According to the government, the increased cost delays vehicle purchases hindering overall fuel economy in the car park and safety.

The auto industry is supporting the change and continued increases in fuel economy.

In a joint statement, the Auto Alliance and Global Automakers said, “Automakers support continued improvements in fuel economy and flexibilities that incentivize advanced technologies while balancing priorities like affordability, safety, jobs, and the environment. With today’s release of the Administration’s proposals, it’s time for substantive negotiations to begin. We urge California and the federal government to find a common sense solution that sets continued increases in vehicle efficiency standards while also meeting the needs of America’s drivers.”

The Motor & Equipment Manufacturers Association (MEMA), that represents auto suppliers, was evaluations the proposals.

The association released a statement saying, “MEMA is currently reviewing the lengthy NPRM document, however, we are hoping that the administration has addressed MEMA’s requests that the rule maintain the stability and predictability that our member companies need for continued growth. MEMA strongly supports a One National Program negotiated between California, U.S. EPA, and NHTSA. MEMA strongly supports forward progress in the fuel efficiency and vehicle emissions standards.”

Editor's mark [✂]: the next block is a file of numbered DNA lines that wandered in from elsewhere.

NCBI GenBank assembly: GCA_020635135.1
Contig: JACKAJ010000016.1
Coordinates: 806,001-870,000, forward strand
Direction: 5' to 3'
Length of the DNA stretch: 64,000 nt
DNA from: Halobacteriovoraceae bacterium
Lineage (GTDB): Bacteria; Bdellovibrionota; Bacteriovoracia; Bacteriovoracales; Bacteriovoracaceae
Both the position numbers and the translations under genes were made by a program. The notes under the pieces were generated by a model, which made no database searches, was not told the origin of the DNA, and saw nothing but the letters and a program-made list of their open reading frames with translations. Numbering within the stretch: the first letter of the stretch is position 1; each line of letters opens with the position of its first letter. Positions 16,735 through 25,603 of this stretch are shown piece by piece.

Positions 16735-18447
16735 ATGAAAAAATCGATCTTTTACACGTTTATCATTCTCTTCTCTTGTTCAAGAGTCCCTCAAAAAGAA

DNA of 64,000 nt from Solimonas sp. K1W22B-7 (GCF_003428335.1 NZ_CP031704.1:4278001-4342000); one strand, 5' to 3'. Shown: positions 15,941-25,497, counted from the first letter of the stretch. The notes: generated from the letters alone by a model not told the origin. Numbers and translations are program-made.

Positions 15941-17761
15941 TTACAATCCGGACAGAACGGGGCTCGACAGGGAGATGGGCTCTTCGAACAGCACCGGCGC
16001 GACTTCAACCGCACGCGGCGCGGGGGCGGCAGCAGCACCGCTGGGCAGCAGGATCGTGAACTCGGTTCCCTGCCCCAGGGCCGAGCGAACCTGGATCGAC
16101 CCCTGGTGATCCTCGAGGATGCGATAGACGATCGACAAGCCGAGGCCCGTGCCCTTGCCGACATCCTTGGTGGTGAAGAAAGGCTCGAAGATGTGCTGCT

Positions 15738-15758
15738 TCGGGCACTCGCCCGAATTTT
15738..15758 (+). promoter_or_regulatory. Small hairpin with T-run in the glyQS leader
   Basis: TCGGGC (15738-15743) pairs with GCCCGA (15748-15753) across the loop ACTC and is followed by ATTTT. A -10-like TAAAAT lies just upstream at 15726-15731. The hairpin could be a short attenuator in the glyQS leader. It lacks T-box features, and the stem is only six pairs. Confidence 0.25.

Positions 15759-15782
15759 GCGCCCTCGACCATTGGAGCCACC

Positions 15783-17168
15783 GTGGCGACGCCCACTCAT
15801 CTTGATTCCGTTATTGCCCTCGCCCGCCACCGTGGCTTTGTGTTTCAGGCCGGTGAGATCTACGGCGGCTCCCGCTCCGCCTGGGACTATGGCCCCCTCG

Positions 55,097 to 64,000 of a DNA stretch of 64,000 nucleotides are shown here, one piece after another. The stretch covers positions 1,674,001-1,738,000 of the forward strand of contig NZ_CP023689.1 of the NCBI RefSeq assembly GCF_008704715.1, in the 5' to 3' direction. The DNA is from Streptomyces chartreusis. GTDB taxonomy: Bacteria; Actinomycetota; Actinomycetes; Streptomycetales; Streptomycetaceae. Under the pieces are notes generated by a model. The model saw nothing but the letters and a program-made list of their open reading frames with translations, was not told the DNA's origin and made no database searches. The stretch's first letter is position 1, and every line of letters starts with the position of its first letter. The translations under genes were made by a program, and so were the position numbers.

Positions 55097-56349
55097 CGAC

Consumer groups and a group of State Attorneys General continue to oppose the changes.

The Consumer Federation of America’s says its report, Fuel Economy Standards: There is No Tradeoff with Safety, Cost and Fleet Turnover, indicates that as fuel efficiency has increased, new vehicles have become safer, sold more and are replacing older less safe vehicles in record numbers.

“This report completely refutes the Trump Administration’s convoluted rationale for rolling back the standards,” said Jack Gillis, CFA’s Executive Director, and author of the report. “Safety is up, fuel economy is up and sales are up. Older, less safe, more expensive to operate, gas guzzling cars are being replaced by some of the safest and most efficient vehicles ever produced.  Consumers are responding by buying new cars in record numbers—clearly they want vehicles that save both lives and money.”

“When it comes to safety and fuel savings, you don’t have to choose – fuel efficiency standards make safety affordable,” said Gillis.

“Gas prices have risen 20 percent in just one year,” added Gillis. “Rolling back the standards may help the oil companies, but will leave consumers paying the price. Sensible standards are consumer’s best protection when it comes to volatile gas prices.”

A coalition of 20 Attorneys General  that includes every state attorney general from jurisdictions that have adopted California’s more stringent standards, issued a statement saying it was prepared to challenge the rulemaking in court.

The group said, “This decision upends decades of cooperative state and federal action to protect our residents. We are prepared to go to court to put the brakes on this reckless and illegal plan.”